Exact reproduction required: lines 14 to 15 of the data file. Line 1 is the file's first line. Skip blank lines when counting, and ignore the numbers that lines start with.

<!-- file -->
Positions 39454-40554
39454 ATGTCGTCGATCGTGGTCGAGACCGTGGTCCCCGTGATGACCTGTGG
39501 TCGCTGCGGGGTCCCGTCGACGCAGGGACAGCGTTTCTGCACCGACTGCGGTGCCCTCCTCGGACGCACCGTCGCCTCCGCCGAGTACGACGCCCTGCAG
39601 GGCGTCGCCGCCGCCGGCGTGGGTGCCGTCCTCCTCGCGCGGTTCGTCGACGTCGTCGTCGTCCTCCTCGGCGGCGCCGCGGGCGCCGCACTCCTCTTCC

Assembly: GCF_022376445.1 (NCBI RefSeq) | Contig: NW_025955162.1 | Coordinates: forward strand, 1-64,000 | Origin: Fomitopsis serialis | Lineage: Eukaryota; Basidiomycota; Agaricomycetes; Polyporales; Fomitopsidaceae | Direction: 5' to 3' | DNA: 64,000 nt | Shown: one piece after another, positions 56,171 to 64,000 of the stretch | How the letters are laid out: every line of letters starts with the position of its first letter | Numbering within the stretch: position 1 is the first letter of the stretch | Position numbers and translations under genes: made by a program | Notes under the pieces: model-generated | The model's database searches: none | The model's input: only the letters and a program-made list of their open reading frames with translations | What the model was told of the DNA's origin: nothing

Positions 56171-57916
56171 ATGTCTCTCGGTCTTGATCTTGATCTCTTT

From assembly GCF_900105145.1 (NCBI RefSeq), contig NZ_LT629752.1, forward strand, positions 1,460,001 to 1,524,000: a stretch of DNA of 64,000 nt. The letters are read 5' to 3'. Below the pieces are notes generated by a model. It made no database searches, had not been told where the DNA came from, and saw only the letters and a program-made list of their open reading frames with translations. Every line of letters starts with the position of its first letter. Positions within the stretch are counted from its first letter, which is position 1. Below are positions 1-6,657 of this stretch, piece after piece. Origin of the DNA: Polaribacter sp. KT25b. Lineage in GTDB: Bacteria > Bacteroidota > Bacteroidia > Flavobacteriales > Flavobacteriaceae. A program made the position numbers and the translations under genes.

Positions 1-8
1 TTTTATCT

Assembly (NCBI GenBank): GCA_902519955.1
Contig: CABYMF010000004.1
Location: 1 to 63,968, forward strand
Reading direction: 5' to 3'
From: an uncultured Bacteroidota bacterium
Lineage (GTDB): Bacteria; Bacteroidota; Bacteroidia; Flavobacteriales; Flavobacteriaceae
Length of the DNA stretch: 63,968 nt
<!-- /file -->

Reading direction: 5' to 3'
From: an uncultured Bacteroidota bacterium